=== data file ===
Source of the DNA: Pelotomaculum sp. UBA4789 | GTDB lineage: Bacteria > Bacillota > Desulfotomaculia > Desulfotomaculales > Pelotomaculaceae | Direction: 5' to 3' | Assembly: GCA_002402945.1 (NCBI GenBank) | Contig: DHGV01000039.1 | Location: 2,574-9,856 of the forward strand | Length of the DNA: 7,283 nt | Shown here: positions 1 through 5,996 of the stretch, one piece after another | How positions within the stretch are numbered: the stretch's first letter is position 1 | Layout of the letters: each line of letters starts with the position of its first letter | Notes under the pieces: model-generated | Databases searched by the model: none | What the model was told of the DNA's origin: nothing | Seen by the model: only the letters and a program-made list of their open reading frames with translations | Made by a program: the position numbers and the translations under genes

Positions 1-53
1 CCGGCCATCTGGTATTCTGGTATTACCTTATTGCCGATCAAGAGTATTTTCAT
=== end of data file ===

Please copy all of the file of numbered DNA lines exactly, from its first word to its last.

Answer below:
Source of the DNA: Pelotomaculum sp. UBA4789 | GTDB lineage: Bacteria > Bacillota > Desulfotomaculia > Desulfotomaculales > Pelotomaculaceae | Direction: 5' to 3' | Assembly: GCA_002402945.1 (NCBI GenBank) | Contig: DHGV01000039.1 | Location: 2,574-9,856 of the forward strand | Length of the DNA: 7,283 nt | Shown here: positions 1 through 5,996 of the stretch, one piece after another | How positions within the stretch are numbered: the stretch's first letter is position 1 | Layout of the letters: each line of letters starts with the position of its first letter | Notes under the pieces: model-generated | Databases searched by the model: none | What the model was told of the DNA's origin: nothing | Seen by the model: only the letters and a program-made list of their open reading frames with translations | Made by a program: the position numbers and the translations under genes

Positions 1-53
1 CCGGCCATCTGGTATTCTGGTATTACCTTATTGCCGATCAAGAGTATTTTCAT